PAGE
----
New Ill. Student Discipline Law Softens Punishments
The new law is designed to help students stay in school and graduate high school.
A bill signed into law August 24 reforms student discipline procedures in Illinois to improve the way schools handle troubled students.
The law, which garnered bipartisan support, is designed to ensure schools do everything they can to avoid expelling or suspending students, according to the Huffington Post.
The reforms are likely a response to the unequal disciplinary rates between white students and minorities. The Office of Civil Rights recently reported that Chicago Public Schools suspended 32 of every 100 black students in the system while just five of every 100 white students were suspended.
When the law goes into effect at the beginning of the 2016-2017 school year “zero tolerance policies” and fines for misbehavior will be eliminated. The law also requires schools to talk with parents about student disciplinary measures, allow students to make up work they missed during suspensions and provide academic and psychiatric counseling to students suspended more than four days.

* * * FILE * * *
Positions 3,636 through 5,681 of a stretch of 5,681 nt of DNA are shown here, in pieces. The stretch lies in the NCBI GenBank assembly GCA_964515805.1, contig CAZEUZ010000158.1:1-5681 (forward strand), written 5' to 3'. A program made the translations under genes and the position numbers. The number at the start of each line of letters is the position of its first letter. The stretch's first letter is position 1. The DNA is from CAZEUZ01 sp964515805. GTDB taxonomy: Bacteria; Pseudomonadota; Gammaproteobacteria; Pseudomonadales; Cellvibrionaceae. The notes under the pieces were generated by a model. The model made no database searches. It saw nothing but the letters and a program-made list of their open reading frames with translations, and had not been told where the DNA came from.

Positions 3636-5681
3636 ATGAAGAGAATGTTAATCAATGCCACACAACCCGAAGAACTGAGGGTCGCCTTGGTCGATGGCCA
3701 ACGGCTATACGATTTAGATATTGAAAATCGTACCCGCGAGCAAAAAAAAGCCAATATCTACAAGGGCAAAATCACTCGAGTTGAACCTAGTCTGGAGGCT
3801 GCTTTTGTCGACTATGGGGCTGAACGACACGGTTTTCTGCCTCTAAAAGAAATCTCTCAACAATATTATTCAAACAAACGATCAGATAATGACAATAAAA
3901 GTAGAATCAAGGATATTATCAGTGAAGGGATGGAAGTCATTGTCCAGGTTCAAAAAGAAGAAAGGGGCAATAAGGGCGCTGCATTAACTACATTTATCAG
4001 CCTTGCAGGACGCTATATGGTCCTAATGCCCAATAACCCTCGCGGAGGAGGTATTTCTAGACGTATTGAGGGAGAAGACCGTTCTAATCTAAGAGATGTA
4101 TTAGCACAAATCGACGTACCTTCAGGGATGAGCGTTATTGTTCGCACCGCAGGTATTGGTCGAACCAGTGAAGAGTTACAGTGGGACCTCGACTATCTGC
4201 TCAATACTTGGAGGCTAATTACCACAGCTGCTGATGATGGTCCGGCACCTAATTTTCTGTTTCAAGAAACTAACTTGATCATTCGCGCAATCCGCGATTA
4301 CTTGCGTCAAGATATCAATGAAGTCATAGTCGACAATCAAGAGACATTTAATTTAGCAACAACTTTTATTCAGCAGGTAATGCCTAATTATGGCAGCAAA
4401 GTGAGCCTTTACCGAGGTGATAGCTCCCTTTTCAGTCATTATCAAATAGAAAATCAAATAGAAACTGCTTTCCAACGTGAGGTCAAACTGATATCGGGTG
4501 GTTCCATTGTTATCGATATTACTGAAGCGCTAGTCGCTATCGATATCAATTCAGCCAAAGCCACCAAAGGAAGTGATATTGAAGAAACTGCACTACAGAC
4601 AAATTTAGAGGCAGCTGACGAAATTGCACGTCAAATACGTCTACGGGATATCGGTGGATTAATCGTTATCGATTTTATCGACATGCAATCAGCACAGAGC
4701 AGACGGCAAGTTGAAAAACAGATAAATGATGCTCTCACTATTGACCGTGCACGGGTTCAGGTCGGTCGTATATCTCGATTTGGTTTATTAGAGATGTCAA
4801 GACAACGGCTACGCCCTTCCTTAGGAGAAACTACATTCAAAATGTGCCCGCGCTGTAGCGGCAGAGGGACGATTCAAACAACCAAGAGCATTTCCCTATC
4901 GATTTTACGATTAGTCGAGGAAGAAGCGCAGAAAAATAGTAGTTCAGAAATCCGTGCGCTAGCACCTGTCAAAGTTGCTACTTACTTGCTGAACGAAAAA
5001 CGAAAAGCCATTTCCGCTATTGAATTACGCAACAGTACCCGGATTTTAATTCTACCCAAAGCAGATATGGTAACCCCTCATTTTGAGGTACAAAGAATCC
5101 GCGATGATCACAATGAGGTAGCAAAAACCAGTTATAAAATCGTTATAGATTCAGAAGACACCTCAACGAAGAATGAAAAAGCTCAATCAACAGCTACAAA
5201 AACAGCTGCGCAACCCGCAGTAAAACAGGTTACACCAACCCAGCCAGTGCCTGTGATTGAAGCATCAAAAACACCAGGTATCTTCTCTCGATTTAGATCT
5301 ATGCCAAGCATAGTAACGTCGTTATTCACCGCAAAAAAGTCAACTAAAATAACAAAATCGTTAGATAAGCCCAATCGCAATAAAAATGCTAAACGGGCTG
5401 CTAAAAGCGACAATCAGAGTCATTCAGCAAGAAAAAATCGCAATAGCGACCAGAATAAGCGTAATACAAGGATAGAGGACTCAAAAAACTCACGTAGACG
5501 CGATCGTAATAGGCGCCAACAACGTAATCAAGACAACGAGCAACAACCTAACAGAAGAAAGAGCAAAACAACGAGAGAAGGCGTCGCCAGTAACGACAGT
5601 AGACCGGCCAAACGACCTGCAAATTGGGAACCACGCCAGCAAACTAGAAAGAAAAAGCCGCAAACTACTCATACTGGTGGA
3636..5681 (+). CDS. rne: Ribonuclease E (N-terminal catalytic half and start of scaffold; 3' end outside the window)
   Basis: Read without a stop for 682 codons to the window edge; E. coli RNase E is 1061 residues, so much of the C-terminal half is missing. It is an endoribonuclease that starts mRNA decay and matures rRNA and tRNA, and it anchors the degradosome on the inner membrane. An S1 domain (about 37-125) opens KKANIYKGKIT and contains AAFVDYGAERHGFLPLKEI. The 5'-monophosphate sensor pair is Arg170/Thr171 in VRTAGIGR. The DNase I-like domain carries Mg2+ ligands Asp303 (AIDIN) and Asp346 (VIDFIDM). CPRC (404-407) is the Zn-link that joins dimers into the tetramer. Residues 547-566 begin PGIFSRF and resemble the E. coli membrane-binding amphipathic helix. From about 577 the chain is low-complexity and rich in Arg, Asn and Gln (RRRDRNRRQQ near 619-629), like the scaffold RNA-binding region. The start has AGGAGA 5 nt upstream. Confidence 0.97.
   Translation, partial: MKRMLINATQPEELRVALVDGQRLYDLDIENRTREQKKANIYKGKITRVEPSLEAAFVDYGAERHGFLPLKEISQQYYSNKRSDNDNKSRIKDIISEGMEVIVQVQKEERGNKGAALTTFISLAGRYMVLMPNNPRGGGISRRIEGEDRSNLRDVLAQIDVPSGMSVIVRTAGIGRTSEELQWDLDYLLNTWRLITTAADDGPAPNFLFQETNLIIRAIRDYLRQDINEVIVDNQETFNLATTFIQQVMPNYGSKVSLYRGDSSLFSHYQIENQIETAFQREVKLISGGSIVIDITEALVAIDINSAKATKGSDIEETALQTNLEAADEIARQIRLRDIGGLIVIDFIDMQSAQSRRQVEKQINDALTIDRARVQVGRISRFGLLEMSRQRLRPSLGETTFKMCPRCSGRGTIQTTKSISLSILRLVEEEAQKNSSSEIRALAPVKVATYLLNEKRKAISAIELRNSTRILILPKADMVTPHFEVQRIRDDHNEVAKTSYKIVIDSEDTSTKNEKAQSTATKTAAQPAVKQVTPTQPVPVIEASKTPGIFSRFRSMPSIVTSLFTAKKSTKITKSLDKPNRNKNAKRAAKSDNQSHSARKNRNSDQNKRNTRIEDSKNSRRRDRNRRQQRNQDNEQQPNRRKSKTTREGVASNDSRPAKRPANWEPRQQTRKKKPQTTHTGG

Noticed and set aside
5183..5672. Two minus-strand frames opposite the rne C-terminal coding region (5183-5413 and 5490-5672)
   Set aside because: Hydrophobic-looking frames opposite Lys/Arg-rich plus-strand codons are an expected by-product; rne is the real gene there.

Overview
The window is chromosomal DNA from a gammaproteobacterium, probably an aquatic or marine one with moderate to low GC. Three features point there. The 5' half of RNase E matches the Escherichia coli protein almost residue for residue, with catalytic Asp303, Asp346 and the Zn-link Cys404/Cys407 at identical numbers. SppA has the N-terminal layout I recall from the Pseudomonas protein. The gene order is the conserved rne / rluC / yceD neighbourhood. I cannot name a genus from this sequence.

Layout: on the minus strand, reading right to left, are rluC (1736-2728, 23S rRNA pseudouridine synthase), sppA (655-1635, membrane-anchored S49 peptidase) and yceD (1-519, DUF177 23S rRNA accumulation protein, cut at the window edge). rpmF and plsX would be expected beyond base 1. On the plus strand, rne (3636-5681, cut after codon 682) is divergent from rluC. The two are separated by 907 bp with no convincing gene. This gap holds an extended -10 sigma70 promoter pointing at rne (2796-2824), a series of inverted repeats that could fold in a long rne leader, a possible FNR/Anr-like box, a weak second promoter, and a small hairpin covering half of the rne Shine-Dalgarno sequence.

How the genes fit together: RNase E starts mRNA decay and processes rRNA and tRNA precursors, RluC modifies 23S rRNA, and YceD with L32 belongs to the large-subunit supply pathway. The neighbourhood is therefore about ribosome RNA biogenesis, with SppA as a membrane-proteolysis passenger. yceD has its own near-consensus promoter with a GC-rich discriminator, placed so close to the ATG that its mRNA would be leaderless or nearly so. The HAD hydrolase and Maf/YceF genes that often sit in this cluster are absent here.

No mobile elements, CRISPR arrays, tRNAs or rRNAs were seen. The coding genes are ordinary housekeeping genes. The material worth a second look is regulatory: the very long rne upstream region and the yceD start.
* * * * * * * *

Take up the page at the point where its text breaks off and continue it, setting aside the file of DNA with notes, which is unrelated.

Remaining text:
The law will apply to public and charter schools.
Many human rights groups, including Voices of Youth in Chicago Education, lobbied in support of the legislation.
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